New York Business Lawyers

Live from New York It’s Social Media Friday-Net Porn Lawsuit Spree 2 point 0

by / Friday, 31 December 2010 / Published in Technology & eCommerce

Social Media for LawyersAs the year 2010 comes to a close, it seems fitting to report on the new wave of the new wave of copyright lawsuits targeting users of a key platform of the soon to be history decade.  So in recent porn thievery lawsuit news, the mass defendant approach to joinder shows no signs of abating–porn companies are doubling down on lawsuits targeting hundreds of John and Jane Does using Bittorent to procure copyrighted porn movies.  Moreover, as with the previous iterations, this lawsuit seeks to gain the identities of the Doe’s from the ISP’s.  Finally, with any porn suit, the names of the infringed works are just as entertaining as edifying, with “Girlfriend Lost a Bet” and “Iraq Care Package” among them.

An interesting twist on the new complaint’s theory is the notion that Bittorent users are actually engaged in a conspiracy of sorts to unlawfully download the subject movies.  While this appears to be a calculated attempt to evade the tactics employed by EFF and its ilk to get the case tossed, it does in some ways accurately characterize what peer to peer sharing is actually about.  Indeed, file sharing over Bottorrent involves a highly efficient sharing and passing around of packet data between peers (hence any Bittorent peer is simultaneously receiving and sending data in a swarm).  One could argue that such activity is tantamount to a real world conspiracy.  Hence, the suit posits the Doe’s “engaged in a coordinated effort with the other Defendants to reproduce and distribute Plaintiff’s copyrighted works.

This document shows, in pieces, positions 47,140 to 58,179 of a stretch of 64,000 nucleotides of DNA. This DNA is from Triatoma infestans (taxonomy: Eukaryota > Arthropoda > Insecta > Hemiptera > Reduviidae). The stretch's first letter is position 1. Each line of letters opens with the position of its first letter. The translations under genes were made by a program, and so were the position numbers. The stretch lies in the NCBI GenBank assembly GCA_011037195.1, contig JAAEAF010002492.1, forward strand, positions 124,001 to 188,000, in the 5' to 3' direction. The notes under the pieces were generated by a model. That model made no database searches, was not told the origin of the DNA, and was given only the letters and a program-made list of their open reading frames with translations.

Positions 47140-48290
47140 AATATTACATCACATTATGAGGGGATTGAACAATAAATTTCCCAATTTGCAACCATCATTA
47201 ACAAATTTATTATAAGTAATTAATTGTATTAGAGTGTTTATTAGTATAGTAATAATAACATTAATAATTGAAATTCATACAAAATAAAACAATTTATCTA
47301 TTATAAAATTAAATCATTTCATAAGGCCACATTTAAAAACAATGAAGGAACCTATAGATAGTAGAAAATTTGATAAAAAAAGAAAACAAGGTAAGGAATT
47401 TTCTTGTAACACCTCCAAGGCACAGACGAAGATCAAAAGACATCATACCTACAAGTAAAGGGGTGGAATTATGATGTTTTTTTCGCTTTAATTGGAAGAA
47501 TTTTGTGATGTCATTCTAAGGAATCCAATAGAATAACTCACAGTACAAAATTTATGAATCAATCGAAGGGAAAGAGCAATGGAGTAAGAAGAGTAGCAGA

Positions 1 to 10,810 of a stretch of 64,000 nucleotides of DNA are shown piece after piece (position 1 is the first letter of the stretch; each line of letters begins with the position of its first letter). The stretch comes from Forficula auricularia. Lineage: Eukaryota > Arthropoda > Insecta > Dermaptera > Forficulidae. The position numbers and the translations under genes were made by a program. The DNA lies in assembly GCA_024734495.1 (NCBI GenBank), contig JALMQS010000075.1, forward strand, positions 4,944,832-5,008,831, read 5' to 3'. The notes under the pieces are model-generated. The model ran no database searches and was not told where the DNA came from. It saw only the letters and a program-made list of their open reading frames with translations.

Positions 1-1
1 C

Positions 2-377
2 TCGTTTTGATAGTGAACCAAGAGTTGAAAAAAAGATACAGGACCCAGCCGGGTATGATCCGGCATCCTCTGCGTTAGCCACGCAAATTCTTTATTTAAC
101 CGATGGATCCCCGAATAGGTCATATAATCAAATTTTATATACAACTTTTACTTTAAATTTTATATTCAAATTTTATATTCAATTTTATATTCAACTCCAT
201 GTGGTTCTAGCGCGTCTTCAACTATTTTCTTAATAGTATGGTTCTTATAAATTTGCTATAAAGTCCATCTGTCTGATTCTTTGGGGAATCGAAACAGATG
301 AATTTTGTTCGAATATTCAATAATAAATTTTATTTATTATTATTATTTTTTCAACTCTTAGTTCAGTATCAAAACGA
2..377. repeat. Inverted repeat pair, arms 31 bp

However, for faceless, nameless IP addresses pushing packet data to other faceless, nameless IP addresses to rise to the level of a coordinated effort akin to conspiracy, is a more than a “stretch.” Adapting the Plaintiff’s theory will have profound ramifications for peer to peer technologies in the coming decade (RICO style claims for peer to peer anyone?)

You can read the complaint here: MCGIP, LLC v. Does 1-1,164, No. 10-7675 (N.D.Ill., 2010)

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